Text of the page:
FOR IMMEDIATE RELEASE
October 20, 2008
Office of College Communication
WENHAM, MA-Shayna (not her real name) was only 10 years old and living in Bejing, China, when President Bill Clinton signed into law the International Religious Freedom Act (IRFA) on October 27, 1998. Four years later when she decided to become a Christian, though her parents were not religious, she knew the implications for her decision in China meant she'd have to keep her faith a secret.
"We had a right to believe what we chose but not a right to speak out. Many go underground because there is no freedom," she said. "And Christians in China are not the only people persecuted for their beliefs. Many people from other religions are as well."
Today Shayna is a junior biology major at Gordon College and one of several students who has come here not only for a Christ-centered liberal arts education but to study without fear of persecution. Of the 125 international students currently studying at Gordon representing 25 countries, Shayna's experiences are not uncommon. As the College acknowledges the 10th anniversary of the International Religious Freedom Act through its ongoing commitment to global education in study and in ministry, President R. Judson Carlberg has called for a renewed concern for religious freedom.
"The headlines--even as recently as last week's reports of 1700 Iraqi Christians fleeing their homes--are striking reminders that the issue of religious persecution has not gone away. Which is why we can't let up," President Carlberg said. "In many ways, the International Religious Freedom Act of 1998 helped shape foreign policy for the U.S. But it also helped American Christians--and those of us here at Gordon--to recognize the enormous gift we have to worship freely, and the responsibility that goes with it to ensure religious freedom for those around the world."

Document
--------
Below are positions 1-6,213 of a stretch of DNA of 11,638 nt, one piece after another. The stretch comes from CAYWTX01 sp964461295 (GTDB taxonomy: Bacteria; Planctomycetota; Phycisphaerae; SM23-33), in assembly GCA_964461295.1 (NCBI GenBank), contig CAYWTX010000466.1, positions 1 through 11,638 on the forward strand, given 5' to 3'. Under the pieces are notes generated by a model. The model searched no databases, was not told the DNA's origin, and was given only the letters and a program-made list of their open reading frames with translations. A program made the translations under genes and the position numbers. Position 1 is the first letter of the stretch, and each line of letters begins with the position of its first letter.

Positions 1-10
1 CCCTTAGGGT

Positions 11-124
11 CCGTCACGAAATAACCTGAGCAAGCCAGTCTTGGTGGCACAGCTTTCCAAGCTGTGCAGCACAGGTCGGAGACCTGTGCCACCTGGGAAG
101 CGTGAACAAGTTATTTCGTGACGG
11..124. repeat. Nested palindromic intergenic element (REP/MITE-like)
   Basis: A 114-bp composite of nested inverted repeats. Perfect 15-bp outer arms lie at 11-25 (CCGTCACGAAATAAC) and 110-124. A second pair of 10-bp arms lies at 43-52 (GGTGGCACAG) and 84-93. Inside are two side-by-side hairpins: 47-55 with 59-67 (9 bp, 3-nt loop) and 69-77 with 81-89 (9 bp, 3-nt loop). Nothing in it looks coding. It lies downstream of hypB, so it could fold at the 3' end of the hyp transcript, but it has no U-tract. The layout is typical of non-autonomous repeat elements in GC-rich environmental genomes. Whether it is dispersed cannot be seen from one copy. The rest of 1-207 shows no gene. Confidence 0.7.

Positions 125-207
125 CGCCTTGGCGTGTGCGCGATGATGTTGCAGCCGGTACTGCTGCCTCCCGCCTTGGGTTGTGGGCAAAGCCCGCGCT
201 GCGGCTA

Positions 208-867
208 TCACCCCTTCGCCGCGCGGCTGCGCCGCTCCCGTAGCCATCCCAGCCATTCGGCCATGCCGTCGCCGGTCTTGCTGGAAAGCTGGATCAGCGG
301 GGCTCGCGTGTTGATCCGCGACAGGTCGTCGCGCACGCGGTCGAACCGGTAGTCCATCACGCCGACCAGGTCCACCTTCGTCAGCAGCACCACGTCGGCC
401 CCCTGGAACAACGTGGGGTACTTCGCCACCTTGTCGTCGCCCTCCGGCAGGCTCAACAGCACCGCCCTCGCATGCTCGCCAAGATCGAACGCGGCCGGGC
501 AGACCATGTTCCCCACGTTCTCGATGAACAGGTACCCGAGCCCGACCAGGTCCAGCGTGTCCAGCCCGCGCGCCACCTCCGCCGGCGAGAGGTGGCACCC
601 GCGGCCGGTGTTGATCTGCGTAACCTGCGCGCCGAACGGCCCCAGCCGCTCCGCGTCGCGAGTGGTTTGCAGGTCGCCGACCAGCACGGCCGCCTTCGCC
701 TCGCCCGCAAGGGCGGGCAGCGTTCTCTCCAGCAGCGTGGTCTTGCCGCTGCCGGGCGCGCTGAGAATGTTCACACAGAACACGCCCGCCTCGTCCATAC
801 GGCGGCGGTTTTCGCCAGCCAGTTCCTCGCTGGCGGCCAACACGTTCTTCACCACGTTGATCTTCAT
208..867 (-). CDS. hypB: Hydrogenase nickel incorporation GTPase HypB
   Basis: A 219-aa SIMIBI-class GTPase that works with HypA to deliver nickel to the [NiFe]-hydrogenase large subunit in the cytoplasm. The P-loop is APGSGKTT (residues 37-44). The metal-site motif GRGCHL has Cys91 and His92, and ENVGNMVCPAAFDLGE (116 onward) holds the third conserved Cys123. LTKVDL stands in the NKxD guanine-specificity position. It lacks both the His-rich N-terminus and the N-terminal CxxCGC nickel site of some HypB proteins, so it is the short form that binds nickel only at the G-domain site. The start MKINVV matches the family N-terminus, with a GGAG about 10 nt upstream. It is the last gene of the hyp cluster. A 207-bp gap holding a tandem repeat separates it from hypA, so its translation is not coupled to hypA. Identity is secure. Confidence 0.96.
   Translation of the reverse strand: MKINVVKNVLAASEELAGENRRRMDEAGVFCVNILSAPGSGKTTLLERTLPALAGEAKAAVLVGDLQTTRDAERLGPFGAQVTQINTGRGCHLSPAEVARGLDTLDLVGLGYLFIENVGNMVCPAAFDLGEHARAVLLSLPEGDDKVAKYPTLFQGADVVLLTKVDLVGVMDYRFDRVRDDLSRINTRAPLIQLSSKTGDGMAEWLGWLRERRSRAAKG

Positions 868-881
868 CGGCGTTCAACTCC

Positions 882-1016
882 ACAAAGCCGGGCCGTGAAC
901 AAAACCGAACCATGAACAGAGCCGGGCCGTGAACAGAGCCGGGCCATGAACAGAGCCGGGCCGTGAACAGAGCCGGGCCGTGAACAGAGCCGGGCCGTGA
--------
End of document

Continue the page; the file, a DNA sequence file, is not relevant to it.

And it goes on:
Ah Young Yoo, a senior music major from South Korea who grew up in Indonesia, also remembers many religious conflicts. As a member of a Korean Christian community in Jakarta, Yoo knew of the murder of a friend's father who was singled out for being a Christian missionary. A sister church also was burned to the ground by Muslim extremists during a Sunday worship service.
"Early on I realized being a Christian wasn't always popular or safe," said Yoo, whose family recently moved to the Boston area. "We need to be aware of these issues so we can pray and help when we can."
As the IRFA law has raised awareness for religious freedom and helped navigate many foreign policy issues for the U.S., it has also reinforced Gordon's priority for global human rights advocacy.
"At the heart of our faith is a deep concern for people who, simply because of what they believe, are endangered and threatened daily," said President Carlberg. "This anniversary (of IRFA) is a wake up call. Again."
For more information or to request an interview, please contact the Jo Kadlecek at 978.867.4752.
Gordon College is a Christian college of the liberal arts and sciences on Boston's North Shore. The college offers majors in 37 fields and has graduate programs in education and music education. Leading the way in Christian college merit, Gordon is nationally ranked for its excellence in academics and its role in character building. These achievements recognize Gordon as one of the nation's top Christian colleges.